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Hydrology and Floodplain Analysis,9780130322227
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Hydrology and Floodplain Analysis

by ; ;
Edition:
4th
ISBN13:

9780130322227

ISBN10:
0130322229
Format:
Hardcover
Pub. Date:
1/1/2008
Publisher(s):
Prentice Hall
List Price: $170.00
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Summary

For undergraduate and graduate courses in Hydrology. This text offers a clear and up-to-date presentation of fundamental concepts and design methods required to understand hydrology and floodplain analysis. It addresses the computational emphasis of modern hydrology and provides a balanced approach to important applications in watershed analysis, floodplain computation, flood control, urban hydrology, stormwater design, and computer modeling. Includes HEC-HMS, HEC-RAS, and SWMM models plus GIS and radar rainfall.

Table of Contents

Preface xiii
Hydrologic Principles
1(78)
Introduction to Hydrology
1(6)
Hydrologic Cycle
7(6)
Weather Systems
13(11)
Precipitation
24(14)
Evaporation and Et
38(9)
Infiltration Loss
47(6)
Streamflow and the Hydrograph
53(2)
Hydrologic Measurement
55(24)
Summary
64(2)
Problems
66(9)
References
75(4)
Hydrologic Analysis
79(89)
Watershed Concepts
79(4)
Rainfall-Runoff
83(2)
Hydrograph Analysis
85(12)
Unit Hydrograph Theory
97(16)
Synthetic Unit Hydrograph Development
113(17)
Applications of Unit Hydrographs
130(4)
Conceptual Models
134(5)
Snowfall and Snowmelt
139(8)
Green and Ampt Infiltration Method
147(21)
Summary
155(1)
Problems
156(8)
References
164(4)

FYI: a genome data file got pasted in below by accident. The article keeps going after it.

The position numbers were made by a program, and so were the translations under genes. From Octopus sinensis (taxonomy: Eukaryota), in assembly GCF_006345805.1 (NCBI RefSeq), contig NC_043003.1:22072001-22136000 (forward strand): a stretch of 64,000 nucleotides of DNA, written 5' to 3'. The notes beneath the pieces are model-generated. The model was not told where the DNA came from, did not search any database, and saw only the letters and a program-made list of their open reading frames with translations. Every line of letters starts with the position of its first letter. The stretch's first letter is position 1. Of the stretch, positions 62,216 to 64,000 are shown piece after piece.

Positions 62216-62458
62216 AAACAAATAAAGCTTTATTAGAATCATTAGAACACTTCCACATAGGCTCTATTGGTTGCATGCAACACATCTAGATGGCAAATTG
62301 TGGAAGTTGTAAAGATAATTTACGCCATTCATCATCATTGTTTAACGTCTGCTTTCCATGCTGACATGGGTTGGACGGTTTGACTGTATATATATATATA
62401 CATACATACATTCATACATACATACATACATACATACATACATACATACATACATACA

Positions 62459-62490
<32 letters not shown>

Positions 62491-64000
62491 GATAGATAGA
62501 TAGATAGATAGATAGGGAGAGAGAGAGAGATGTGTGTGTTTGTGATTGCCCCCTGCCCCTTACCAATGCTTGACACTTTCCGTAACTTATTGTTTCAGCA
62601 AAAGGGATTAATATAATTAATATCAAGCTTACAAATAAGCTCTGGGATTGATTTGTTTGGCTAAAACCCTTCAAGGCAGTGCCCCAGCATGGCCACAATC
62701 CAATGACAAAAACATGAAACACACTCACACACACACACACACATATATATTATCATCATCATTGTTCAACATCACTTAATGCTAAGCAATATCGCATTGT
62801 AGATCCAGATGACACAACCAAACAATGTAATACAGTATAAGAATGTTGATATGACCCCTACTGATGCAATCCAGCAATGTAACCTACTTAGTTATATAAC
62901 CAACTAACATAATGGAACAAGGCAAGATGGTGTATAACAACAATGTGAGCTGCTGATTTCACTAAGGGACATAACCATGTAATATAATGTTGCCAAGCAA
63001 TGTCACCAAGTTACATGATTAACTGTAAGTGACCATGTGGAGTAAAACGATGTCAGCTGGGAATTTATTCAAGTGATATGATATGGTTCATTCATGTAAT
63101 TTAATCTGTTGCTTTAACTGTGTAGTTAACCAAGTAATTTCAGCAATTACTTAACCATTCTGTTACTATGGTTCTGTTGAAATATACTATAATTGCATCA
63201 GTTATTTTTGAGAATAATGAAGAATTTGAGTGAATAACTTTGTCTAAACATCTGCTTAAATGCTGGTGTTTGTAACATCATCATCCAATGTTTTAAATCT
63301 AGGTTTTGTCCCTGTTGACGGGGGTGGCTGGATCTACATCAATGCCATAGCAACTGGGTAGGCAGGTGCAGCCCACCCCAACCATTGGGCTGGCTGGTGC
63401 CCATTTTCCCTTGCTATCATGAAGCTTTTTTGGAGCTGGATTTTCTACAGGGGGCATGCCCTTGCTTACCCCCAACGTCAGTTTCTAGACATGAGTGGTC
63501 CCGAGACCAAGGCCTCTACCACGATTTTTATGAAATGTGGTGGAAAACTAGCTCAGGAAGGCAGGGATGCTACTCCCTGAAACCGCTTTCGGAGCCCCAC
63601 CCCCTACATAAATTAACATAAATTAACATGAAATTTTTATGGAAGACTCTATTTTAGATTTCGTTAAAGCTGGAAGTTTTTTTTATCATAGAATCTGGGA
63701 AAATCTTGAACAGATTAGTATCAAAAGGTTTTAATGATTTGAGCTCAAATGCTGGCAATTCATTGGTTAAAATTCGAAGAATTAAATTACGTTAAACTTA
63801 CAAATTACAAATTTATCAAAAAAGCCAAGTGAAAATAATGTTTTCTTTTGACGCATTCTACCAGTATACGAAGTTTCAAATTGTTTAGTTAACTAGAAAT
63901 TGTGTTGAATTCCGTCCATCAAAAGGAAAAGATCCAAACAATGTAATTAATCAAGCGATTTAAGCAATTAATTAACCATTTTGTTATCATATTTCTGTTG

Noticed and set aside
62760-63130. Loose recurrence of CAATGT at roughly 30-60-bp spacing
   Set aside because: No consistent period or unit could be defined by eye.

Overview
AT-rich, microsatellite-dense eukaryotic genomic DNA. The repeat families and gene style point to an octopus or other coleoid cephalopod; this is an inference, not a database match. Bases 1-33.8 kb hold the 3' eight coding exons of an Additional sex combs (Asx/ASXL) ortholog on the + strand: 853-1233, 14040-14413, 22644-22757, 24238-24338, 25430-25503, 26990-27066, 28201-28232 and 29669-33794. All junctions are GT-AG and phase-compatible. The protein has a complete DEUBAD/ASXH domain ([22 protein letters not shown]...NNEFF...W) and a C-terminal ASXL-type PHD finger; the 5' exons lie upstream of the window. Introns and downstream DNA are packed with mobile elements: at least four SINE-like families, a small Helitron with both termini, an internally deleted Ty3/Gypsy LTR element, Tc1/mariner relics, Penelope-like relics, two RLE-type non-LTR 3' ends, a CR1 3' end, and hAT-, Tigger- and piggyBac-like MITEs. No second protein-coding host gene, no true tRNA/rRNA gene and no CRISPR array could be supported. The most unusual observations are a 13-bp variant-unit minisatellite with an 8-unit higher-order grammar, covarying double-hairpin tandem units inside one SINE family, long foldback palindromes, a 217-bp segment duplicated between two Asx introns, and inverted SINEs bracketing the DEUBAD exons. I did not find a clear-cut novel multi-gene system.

Frequency Analysis
168(71)
Introduction
168(7)
Probability Concepts
175(1)
Random Variables and Probability Distributions
176(11)
Return Period or Recurrence Interval
187(3)
Common Probabilistic Models
190(18)
Graphical Presentation of Data
208(14)
Related Topics
222(17)
Summary
224(1)
Problems
224(11)
References
235(4)
Flood Routing
239(74)
Hydrologic and Hydraulic Routing
239(7)
Hydrologic River Routing
246(9)
Hydrologic Reservoir Routing
255(12)
Governing Equations for Hydraulic River Routing
267(3)
Movement of a Flood Wave
270(4)
Kinematic Wave Routing
274(16)
Hydraulic River Routing
290(23)
Summary
302(1)
Problems
302(8)
References
310(3)
Hydrologic Simulation Models
313(56)
Introduction to Hydrologic Models
313(3)
Steps in Watershed Modeling
316(2)
Description of Major Hydrologic Models
318(2)
HEC-1 Flood Hydrograph Package
320(10)
Input and Output Data for HEC-1
330(9)
Introduction to HEC-HMS
339(10)
HEC-HMS Watershed Analysis: Case Study
349(20)
Summary
363(1)
Problems
364(3)
References
367(2)
Urban Hydrology
369(88)
Characteristics of Urban Hydrology
369(6)
Review of Physical Processes
375(8)
Rainfall Analysis
383(11)
Methods for Quantity Analysis
394(15)
Sewer System Hydraulics
409(4)
Control Options
413(6)
Operational Computer Models
419(4)
Case Study
423(34)
Summary
434(1)
Problems
434(14)
References
448(9)
Floodplain Hydraulics
457(63)
Uniform Flow
457(2)
Iniform Flow Computations
459(7)
Specific Energy and Critical Flow
466(3)
Occurrence of Critical Depth
469(1)
Nonuniform Flow or Gradually Varied Flow
470(1)
Gradually Varied Flow Equations
471(6)